• The grief counselor I worked with in high school and early university did reiki/energy work with me and I have yet to find another therapist who I feel comfortable enough to tell all my secrets, because no one else I’ve ever seen has healing crystals and mini zen gardens and dream catchers.

          So I guess for some therapists, it not only comes up, it’s actually part of their practice. We didn’t do tarot, but she incorporated other New Age-y spiritual stuff into more traditional talk therapy and I really wish that more people did that.

    • I had never heard of this metaphor but I love it SO MUCH. What a liberating thought: come to peace with your negative emotions instead of trying to change them. I am going to try out this spread tonight!

  3. I’ve been feeling quite anxious lately about all kinds of things, and the more I’ve been using tarot the more I realize it’s because I’m uncomfortable letting go of control.

    So, I riffed off of a “Release and Let Go” spread from Biddy Tarot to tailor it for myself.

    Here is the layout I made for my “Letting Go Spread” :


    1. What am I feeling? What is the issue?

    2. Why is it weighing me down?

    3. How can I release this feeling?

    4. What do I need to be lighter?

    5. How do I call this lightness everyday?

    Here’s how I used it today:
    I’m in a long-distance relationship and I’ve been feeling super anxious and powerless lately. Like, spending everyday feeling like my partner is going to lose interest, get mad at me for something I can’t foresee, go out and get drunk and hook up with someone else etc. Here’s what I got:

    1. Lovers – Wow, yep, this feeling is about how to be okay with not being in control in a relationship

    2. Eight of Coins – Trying to make sure everything is right – that I always do the right thing. Obsessing over small things like tone of voice, or how long my partner takes to respond to text messages ( yes I am that neurotic)

    3. The Moon – Don’t hide from anxieties with alcohol, food, etc. Face them for what they are: feelings, not facts. Then they won’t control me.

    4. The World – Don’t think of myself solely. Focus on the world, the relationship as a whole. Focus on the good that I can give, instead of being self-centered.

    5. Queen of Coins – Don’t be selfish with love. Give my partner room to be themselves, to be happy. Don’t hold love ransom or captive, it exists beyond myself and I can’t control it. Be generous!

  4. This was a fun article to read! I’m just getting started reading cards but I’ve been researching as I’m creating my own deck for my Master’s of Fine Art thesis.

    Sadly, one of my friends brought me a difficult question/situation to address. We read a few individual cards and then I decided I wanted/needed more information so I decided to try making my own spread after I was unable to find one to use. (Glad you’ve given me permission to have done so)…. My friend’s friend is missing and she wanted to know if he was still alive. Heavy, and possibly too heavy for a new reader. But I created the Missing Persons spread. It’s a 6 card spread in the shape of a body (two arms, two legs, a body and a head) and I call that shape the balanced body and this spread the Missing Persons. Questions regarding: what caused this person to go missing, how are they now, what can be done to locate them, was someone involved in their disappearance/do they want to be found, where should we look for them, what is this missing person thinking right now/what is their chief concern?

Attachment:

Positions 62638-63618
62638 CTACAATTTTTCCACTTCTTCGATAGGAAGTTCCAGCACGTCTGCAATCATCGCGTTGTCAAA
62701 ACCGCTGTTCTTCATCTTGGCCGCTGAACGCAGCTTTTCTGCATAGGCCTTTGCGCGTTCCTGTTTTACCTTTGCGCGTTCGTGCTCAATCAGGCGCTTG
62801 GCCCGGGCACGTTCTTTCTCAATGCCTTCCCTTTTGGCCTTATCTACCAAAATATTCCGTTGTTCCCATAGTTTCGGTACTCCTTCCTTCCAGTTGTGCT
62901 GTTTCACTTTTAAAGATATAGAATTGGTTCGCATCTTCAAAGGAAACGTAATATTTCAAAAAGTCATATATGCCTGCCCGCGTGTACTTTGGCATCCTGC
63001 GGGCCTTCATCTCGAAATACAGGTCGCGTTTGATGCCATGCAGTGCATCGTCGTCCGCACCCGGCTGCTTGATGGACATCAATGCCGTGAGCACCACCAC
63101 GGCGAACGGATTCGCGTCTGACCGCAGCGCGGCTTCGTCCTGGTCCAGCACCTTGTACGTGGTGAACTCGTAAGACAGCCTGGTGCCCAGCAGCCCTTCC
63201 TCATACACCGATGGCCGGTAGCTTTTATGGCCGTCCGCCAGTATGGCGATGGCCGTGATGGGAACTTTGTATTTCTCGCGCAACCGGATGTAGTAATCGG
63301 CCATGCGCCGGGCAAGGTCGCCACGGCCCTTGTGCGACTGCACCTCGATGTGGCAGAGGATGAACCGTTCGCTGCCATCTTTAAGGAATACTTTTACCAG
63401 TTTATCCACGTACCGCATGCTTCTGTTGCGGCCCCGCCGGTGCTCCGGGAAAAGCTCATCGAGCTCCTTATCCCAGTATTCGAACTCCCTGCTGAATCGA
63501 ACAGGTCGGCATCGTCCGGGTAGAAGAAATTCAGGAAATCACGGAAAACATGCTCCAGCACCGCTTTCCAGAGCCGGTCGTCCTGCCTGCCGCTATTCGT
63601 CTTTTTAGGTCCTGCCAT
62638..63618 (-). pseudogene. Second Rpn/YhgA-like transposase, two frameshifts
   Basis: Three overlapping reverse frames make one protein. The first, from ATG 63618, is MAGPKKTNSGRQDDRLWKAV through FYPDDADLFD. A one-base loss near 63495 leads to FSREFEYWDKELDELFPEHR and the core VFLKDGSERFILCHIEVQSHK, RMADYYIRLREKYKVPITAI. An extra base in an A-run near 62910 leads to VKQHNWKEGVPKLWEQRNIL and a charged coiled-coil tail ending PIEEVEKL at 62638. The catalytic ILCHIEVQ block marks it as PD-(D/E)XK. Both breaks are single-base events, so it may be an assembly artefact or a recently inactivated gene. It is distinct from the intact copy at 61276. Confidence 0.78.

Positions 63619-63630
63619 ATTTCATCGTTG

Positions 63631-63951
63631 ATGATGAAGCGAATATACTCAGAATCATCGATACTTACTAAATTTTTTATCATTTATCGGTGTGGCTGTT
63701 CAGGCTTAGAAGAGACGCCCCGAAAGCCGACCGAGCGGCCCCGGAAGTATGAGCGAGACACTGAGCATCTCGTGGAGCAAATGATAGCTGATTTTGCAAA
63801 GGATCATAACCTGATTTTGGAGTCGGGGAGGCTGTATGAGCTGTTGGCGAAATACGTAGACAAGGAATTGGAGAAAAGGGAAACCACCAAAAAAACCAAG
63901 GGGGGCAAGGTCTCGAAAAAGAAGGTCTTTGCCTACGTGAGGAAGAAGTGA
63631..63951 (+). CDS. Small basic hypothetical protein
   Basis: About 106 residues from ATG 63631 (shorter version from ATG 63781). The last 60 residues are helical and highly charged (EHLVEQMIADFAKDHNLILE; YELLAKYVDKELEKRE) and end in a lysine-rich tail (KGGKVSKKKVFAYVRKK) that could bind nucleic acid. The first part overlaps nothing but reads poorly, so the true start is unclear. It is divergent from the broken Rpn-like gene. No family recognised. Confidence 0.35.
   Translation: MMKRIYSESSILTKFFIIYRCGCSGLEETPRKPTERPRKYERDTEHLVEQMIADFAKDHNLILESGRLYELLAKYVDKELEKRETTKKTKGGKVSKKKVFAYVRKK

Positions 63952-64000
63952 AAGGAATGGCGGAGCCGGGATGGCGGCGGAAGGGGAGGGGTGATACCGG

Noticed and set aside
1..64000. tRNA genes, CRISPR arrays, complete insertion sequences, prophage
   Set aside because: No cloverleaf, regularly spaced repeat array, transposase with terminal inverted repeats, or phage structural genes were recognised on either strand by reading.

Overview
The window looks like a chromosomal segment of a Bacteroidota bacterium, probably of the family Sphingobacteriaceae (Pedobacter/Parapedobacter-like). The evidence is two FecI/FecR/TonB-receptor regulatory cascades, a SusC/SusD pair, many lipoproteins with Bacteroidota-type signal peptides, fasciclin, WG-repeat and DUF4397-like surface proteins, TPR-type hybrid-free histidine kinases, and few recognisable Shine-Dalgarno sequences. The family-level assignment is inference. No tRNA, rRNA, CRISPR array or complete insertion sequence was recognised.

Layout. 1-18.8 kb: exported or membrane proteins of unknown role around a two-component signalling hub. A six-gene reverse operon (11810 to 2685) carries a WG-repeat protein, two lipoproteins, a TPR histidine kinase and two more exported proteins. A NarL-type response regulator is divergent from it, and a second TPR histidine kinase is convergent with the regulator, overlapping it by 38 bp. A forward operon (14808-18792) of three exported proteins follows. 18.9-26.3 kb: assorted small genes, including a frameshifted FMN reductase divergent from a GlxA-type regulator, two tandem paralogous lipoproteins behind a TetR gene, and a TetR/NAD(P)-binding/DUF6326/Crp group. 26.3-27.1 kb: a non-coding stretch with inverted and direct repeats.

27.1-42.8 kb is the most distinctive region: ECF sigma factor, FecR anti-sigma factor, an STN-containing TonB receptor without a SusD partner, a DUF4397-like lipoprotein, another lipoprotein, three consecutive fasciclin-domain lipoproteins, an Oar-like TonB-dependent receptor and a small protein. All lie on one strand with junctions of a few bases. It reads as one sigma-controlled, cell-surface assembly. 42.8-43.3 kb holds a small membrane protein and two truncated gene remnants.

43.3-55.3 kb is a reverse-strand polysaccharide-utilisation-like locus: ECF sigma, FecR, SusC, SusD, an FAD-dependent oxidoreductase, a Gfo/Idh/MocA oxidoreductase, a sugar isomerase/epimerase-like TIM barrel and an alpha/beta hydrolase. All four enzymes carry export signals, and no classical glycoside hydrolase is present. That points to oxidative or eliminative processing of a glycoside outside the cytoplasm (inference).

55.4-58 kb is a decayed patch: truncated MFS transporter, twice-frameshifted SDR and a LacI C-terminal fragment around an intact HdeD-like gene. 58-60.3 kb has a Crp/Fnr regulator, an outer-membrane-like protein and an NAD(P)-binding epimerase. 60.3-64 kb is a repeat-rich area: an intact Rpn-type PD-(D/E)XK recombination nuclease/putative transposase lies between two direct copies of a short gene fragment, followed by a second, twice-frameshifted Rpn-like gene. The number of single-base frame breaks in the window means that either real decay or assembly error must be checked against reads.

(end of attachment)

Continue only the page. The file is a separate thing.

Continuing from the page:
I read the cards and it was my conclusion from them that this case will have a happy ending – this person is missing of his own free will, making some foolish choices, relationships clouding his judgment and he does not want to be found so don’t invest too much in searching. Here’s hoping it was true!

  5. I know this is an old page. But I’ve been looking everywhere. I want to create Spreads and put them on my FB or something like that. What program do people use to make all the pretty spreads you find online?? If someone answers me I’ll be very surprised. But here’s hoping!

  6. I can’t even begin to tell you how amazingly helpful this article and all of the wonderful comments with people’s own creative spreads is, I really needed this today!! I’ve never really ventured much into creating my own spreads, but I did an hour of meditation last night and suddenly grabbed a notebook and pen and started scribbling, I barely even remember it, and this morning, I have two completely new spreads I’ve never seen before, each card marked with its meaning, order in which it is to be read, and I even NAMED THE SPREADS!! I guess it’s the closest to “spirit writing” I’ve ever done…I’m going to test them out this week and see if there’s anything to them, thank ALL of you for sharing your stories and for the author for such a helpful article!! Much love ❤️

  7. This is a really interesting post! I’m always interested in learning more about tarot and this post has given me some great ideas to try out.